My point was, if you do not eliminate the brothers and sisters, then there are two possible answers: son or nephew--as you found out when you gave "his son" as the answer and were challenged. By eliminating the man's siblings, then there can only be the one answer you gave.
Okay I will put the context for this sentence.. There was a girl of age 16. She was having the signs of pregnancy. Her father was travelling for work, and when he came back. he started to ask his daughter who is the father who is the father who did that to you. And at that very moment her boyfriend enters the house and say "I AM THE FATHER OF HER SON"
The noun fils is masculine, and that is what determines the gender of the possessive adjective. son fils could mean his or her son—which depends on the context, and can make for some weird translations into English when that context isn't given, as smeardink's comment above illustrates.
I retract my previous reply. I've learned to be suspect of Google Translate, and upon further research into your question, I believe you may be correct. All other references to «être» vs «suivre» indicate that context is the only way to distinguish between which word is being used (in the first person present indicative). I also read that there may be a difference in colloquial pronounciation. I would suspect to avoid confusion. So, I suppose in writing it's up to the author to make sure to clarify when context does not. Again, great question!
So what if the child is the product of an extramarital affair? You do not have to be married to someone to have a child with him or her.
Actor Eddie Murphy has a child with Spice Girl Mel B but they have never been married. Eddie could very well say "I am the father of her daughter" or "I am her daughter's father."
More than non-married parents, you also have parents of same gender as possible solutions. The goal of the app is to teach you vocabulary, grammar, and all aspects of the language, not merely conversational French phrases. There are other apps that fulfill this goal if that's what you would like.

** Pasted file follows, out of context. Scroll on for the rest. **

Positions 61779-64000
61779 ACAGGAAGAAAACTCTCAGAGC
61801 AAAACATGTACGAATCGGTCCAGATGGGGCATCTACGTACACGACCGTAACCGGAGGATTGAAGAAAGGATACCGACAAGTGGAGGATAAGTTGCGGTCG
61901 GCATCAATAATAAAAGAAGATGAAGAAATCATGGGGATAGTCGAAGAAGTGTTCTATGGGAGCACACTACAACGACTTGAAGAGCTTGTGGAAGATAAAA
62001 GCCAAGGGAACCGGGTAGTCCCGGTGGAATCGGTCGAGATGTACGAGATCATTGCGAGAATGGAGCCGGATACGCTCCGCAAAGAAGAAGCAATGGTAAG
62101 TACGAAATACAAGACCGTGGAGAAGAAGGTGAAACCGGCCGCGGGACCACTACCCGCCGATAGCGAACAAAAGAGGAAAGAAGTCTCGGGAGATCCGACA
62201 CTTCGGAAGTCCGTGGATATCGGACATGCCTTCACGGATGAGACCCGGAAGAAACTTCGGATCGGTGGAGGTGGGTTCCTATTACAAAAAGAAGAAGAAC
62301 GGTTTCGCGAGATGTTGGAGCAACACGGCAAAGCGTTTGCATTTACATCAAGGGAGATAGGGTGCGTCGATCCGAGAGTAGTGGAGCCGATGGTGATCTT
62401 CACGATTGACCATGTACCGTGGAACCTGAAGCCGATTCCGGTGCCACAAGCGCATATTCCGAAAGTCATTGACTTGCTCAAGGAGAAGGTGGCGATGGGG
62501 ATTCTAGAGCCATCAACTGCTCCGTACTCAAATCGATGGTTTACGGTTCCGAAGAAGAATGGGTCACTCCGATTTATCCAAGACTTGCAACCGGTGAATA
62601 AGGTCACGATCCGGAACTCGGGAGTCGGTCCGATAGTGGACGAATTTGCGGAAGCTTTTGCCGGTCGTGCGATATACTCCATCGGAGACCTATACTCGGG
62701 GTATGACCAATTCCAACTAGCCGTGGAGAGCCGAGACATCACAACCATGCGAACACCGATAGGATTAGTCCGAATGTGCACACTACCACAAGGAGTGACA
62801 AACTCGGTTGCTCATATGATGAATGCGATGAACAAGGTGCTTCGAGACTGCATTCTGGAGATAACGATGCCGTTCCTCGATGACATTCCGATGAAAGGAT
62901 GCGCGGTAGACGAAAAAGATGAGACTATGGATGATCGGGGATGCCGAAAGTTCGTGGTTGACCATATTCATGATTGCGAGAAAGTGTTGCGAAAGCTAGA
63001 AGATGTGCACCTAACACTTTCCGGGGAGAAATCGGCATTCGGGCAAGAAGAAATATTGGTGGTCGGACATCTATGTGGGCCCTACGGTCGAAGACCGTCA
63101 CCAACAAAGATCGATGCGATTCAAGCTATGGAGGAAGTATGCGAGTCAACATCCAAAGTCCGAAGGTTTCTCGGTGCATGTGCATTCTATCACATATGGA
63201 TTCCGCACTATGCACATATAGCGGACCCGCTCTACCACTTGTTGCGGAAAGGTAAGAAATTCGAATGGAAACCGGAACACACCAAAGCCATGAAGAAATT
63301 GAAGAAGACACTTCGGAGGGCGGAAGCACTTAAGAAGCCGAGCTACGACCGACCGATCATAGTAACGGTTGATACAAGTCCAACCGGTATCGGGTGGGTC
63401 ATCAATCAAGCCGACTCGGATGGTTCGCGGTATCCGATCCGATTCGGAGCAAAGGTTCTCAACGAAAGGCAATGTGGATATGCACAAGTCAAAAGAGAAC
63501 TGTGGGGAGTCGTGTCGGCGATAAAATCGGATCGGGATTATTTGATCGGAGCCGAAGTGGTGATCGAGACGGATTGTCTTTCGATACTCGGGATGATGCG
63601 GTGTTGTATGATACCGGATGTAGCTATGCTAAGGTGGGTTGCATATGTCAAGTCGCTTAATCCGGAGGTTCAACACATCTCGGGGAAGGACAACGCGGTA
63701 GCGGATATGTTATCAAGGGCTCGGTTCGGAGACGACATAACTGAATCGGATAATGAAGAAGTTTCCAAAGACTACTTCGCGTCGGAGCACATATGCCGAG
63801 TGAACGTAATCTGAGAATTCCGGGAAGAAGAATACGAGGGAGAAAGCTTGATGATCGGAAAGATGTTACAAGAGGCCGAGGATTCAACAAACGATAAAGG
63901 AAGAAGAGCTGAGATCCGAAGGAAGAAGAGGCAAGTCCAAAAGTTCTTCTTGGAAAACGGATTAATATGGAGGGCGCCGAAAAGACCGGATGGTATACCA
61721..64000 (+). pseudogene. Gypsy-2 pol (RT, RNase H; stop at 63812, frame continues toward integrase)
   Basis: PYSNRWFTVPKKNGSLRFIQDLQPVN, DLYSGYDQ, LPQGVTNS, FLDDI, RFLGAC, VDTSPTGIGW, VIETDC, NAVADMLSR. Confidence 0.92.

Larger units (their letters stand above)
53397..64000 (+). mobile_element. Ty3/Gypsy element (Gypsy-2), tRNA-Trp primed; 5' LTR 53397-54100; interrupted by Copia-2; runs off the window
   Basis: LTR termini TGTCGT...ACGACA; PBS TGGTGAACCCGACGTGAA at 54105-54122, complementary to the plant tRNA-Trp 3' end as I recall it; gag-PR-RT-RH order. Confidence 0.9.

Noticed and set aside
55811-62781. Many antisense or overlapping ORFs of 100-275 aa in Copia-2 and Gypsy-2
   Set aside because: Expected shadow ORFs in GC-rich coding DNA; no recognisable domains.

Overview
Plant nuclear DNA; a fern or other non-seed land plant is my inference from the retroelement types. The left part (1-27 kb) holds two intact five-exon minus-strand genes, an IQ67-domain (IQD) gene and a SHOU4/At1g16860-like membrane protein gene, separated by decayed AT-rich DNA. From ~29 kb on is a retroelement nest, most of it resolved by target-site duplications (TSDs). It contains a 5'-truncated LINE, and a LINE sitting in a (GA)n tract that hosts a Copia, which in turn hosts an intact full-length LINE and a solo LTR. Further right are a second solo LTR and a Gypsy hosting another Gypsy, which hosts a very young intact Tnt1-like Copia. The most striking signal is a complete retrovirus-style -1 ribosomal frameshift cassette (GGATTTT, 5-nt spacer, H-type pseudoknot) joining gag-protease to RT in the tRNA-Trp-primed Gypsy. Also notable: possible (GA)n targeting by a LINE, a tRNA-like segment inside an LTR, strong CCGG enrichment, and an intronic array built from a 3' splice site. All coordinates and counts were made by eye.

his (as in his house, his car, not the phone is his) and her both translate to son or sa or ses. English and French approach this completely differently so there isn't a 1:1 translation.
In English it's all about whether the person doing the possessing is male (his) or female (her), there's no consideration for whether the thing possessed is male or female.
In French it's all about whether the thing (or things) possessed is male or female, they don't care about the person doing the possession.
If there is more than one thing (or person) possessed then they always use ses.
If the thing (or person) possessed is grammatically masculine then they use son.
If the thing (or person) possessed is grammatically feminine but starts with a vowel sound then they also use son because sa followed by a vowel sound is harder to say (compare with using a vs an in English).
If the thing (or person) possessed is grammatically feminine and starts with a consonant sound then they use sa.
To expand on this: When conversing in French, one generally know the context (people and places involved) in which one speaks. So, while at first it might seem vague and confusing to an English speaker, it’s not actually quite different from distinguishing between two different women when saying “her” or two different men when saying “his”. Plus, I’d hate to have to deal with even more word forms to account for both the gender of the noun and the gender of the adjective modifying the noun. A good page to read about the special forms of adjectives to which BenYoung84 refers can be found here: https://www.thoughtco.com/french-adjectives-with-special-forms-1364547